Hosting Thanksgiving dinner can be a daunting experience, but it needn’t be if you plan carefully.
The first thing to do is decide how many guests you’ll invite so you can determine the size turkey you’ll need and get it ordered. In years past, I’ve always tried to find the largest one available, 24 pounds if possible, so that I would have plenty of leftovers to make soup and sandwiches.
This year I’ve ordered a “fresh organic” heritage turkey from B&D Poultry Farms, here in Fauquier County. Actually I ordered two. The first one is for Thanksgiving Day and the second one for a test run.
Last week we had the test run. I invited friends over to be taste testers and preview the dinner. I worried the entire time I was cooking the turkey, but it turned out perfectly, moist and tender.
When hosting a dinner party, timing is everything. It’s easier and less stressful if you get as much done in the days leading up to your dinner as possible. Many friends tell me that I make it look so easy, and it’s only because I plan and make lists.
Whether you’re planning a formal or informal Thanksgiving dinner, start getting ready the weekend before. Check to see if you have all of the serving dishes you’ll need, whether any need to be polished and set the table. Check to see if you need candles for the table and that all the linens are clean. Do a little bit each day.
The dishes that are served cold can be made the day or night before. The vegetables can be cleaned and cut according to directions and stored in the refrigerator until it’s time to cook them. And in some cases, dishes can be cooked the night before and just reheated right before dinner in a microwave, if you have one.
Determining how much time you’ll need for your turkey is critical. Total the hours you’ll need; bringing it to room temperature, cooking it and then letting it rest.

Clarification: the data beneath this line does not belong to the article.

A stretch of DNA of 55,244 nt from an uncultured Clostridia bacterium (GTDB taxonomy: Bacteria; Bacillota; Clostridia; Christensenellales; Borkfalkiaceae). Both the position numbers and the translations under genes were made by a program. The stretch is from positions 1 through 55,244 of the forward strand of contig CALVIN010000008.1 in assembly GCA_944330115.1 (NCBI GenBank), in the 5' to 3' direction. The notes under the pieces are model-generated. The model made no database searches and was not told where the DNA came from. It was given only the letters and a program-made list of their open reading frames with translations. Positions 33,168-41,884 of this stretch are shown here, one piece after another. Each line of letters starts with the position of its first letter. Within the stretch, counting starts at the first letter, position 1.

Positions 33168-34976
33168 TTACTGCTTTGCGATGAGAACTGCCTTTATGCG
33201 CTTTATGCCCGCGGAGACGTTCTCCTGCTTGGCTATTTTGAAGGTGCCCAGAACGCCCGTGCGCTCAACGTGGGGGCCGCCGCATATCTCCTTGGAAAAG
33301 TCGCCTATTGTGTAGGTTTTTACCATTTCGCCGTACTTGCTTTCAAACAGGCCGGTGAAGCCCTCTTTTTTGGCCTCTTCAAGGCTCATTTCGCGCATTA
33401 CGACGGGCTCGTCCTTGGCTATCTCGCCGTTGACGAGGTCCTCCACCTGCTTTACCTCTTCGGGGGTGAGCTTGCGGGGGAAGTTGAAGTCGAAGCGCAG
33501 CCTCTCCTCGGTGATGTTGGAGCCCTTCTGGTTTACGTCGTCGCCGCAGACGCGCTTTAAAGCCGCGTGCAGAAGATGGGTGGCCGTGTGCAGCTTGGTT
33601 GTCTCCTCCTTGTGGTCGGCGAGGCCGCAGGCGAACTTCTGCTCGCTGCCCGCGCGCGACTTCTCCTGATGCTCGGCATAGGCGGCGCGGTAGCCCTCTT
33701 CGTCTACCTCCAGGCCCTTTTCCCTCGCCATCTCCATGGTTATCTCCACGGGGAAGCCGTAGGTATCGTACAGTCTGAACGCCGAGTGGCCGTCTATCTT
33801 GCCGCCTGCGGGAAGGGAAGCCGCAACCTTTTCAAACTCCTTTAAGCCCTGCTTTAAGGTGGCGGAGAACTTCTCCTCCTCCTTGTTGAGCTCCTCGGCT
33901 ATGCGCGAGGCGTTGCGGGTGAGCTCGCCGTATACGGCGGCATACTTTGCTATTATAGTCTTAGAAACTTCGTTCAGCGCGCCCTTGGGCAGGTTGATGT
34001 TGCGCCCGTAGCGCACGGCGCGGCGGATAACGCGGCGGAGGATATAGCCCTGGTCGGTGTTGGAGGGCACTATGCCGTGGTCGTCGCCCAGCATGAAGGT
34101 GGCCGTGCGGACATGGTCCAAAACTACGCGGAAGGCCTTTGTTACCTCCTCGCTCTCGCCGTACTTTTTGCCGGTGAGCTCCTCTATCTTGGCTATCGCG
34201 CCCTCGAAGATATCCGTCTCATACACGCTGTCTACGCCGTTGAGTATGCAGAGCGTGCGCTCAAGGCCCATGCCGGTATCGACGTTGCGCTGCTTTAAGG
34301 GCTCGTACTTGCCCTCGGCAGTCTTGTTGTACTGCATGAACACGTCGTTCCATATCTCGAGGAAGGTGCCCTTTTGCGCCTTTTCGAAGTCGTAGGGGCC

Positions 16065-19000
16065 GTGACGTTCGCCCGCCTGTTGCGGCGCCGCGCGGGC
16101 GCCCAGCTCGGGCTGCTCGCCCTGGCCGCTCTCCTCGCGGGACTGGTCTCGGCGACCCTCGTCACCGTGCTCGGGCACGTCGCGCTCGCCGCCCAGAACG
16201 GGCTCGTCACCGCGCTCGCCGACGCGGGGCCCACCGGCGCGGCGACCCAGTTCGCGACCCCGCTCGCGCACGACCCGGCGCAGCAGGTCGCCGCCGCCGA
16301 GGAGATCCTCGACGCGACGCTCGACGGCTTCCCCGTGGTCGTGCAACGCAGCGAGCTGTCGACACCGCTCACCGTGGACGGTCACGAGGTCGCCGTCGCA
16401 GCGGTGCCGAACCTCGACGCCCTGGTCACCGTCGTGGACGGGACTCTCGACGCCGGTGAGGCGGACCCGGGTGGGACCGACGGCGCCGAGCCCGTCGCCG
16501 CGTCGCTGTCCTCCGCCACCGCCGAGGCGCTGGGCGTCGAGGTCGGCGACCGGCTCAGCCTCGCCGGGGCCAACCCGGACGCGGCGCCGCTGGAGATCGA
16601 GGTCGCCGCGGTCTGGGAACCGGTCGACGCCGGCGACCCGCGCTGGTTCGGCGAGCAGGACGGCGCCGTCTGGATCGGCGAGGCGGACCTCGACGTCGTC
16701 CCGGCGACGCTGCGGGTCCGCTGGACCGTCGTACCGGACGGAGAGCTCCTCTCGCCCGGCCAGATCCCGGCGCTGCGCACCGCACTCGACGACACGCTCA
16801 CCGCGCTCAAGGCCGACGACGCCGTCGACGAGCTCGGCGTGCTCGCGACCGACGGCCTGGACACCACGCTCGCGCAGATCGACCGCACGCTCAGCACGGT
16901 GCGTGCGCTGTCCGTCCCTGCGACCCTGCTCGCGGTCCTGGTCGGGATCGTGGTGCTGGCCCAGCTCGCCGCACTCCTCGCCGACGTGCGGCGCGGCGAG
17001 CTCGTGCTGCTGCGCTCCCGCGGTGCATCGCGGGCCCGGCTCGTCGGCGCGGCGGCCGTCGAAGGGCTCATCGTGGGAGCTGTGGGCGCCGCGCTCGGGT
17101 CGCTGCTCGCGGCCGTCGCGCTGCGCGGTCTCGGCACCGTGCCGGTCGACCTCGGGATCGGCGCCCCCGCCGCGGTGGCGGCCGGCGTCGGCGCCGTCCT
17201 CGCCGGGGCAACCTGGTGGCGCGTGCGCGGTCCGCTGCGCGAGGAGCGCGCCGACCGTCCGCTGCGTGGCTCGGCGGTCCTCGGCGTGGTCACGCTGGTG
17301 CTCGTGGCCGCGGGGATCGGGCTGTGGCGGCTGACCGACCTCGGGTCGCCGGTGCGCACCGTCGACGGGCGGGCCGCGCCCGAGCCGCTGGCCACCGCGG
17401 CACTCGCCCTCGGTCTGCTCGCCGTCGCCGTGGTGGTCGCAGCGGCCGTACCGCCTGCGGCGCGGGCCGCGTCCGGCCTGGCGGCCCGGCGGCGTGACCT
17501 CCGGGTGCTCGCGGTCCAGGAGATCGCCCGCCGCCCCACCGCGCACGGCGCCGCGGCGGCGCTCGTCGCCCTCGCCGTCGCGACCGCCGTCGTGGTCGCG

While the turkey cooks, you can work on other dishes. I can’t stress enough how important it is to read and re-read the directions for each of the recipes you’ll be using, so you can have everything ready at the same time.
Shrimp cocktail, while not local, can be served as an hors d’ouevre. It is light, easy and doesn’t allow your guests to fill up before dinner. You can buy the shrimp already cooked and peeled; all you’ll need to do is thaw them and make a cocktail sauce. While your guests enjoy the “cocktail hour,” you can be doing the last minute items, such as making the gravy, sautéing the Brussels sprouts and opening the wine to let it “breathe.”
I know very little about wine, so I asked the three local wine stores for recommendations on what to serve with Thanksgiving dinner.
The Town Duck’s recommendation for red wines:
Domaine du Prieure Pinot Noir from the Burgundy region of France, $17
Rubus Zinfandel, Lodi, California - $13
The Grapevine’s recommendation for white wines:
2010 Zocker, Gruner Veltliner, Paragon Vineyard, Edna Valley, California $20
2009 Talbot, Kali-Hart Chardonnay, Monterrey California $20 (we had this one with our trial dinner and it was quite good.)
The Galloping Grape's recommendion for wines from Fauquier County, a red and a white:
For the fruits and vegetables I would recommend going to any one of the farmers markets or local farm stores. If you don’t like to bake or make desserts, I recommend our local bakeries, Great Harvest and Red Truck Bakery of Warrenton, and The Farmers Wife in Remington, which also has herbs and wild rice.
You can find it in Fauquier!
Archwood Green Barns
Buckland Farm Market
Great Harvest Bread
Lee Highway Nursery
Red Truck Bakery
The Farmer’s Wife
Warrenton Farmers Market